The continuing effects of the economy’s implosion in 2008 are being felt in the life insurance settlement business, industry experts say.
For instance, the Life Insurance Settlement Association (LISA), Orlando, Fla., says that its membership roster has shrunk by about a third in the past two years.
Another measure of the downturn has come from the Amrita Life Settlement Index for July, which stood at 460 points, down from 500 in December 2009.
The index by Amrita Financial Inc., Oceanside, Calif., tracks buying activity among licensed life settlement providers.
But in a sign the settlement market may have bottomed out, the Amrita index for July was essentially unchanged from June. And it had actually reached its high point in April, when it stood at 537 points.
So the market is still in flux.
“My guess is that you are not going to see $13 billion in sales this year” for the settlement market, said Clark Troy, an analyst with the Aite Group L.L.C. Aite had forecast that volume for the secondary life market in January. While Troy still believes the industry will attain $13 billion in sales in the years ahead, earnings for the time being will continue to be suppressed, he believes.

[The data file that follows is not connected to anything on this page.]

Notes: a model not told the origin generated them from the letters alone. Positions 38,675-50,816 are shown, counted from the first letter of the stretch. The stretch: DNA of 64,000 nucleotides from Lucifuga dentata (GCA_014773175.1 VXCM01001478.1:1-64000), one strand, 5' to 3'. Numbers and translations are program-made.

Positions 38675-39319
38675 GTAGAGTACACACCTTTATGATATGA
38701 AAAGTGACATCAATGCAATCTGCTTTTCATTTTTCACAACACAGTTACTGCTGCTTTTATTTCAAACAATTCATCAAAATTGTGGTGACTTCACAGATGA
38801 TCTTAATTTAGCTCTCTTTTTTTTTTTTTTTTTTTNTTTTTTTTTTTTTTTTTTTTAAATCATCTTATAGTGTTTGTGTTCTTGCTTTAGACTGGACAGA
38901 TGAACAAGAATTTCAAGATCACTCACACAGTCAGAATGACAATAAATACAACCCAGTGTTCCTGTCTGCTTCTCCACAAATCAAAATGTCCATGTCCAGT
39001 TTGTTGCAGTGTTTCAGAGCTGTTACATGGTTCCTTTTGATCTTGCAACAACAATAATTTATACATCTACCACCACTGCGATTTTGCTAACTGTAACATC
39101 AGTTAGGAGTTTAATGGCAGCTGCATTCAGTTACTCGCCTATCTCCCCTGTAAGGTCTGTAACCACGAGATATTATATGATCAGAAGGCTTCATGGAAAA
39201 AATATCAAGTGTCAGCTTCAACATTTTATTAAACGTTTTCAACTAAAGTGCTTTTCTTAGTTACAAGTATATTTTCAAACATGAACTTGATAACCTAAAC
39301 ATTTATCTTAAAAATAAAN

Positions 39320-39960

Much of the industry’s future growth will come from policies purchased from the mass affluent, Troy predicts.
“The high-net-worth market of people who need to use their assets to finance needs, particularly for long term care, is still very much operative for this business,” Troy says.
Doug Head, executive director of LISA, says the recent decline in his organization’s membership reflects a considerable amount of consolidation in the industry as capital sources dried up.
“More and more, it is a buyers’ market,” he says.
Head believes a big impediment to the industry continues to be state regulation. Some states have been so restrictive as to have effectively killed the market for settlements within their borders, he says. He specifically cites New Hampshire, which requires that settlement brokers be appointed by the provider of a settlement. That provision has proved so unworkable that not one broker has applied for a license to sell settlements in New Hampshire, he says.
“They effectively regulated it out of existence,” Head says.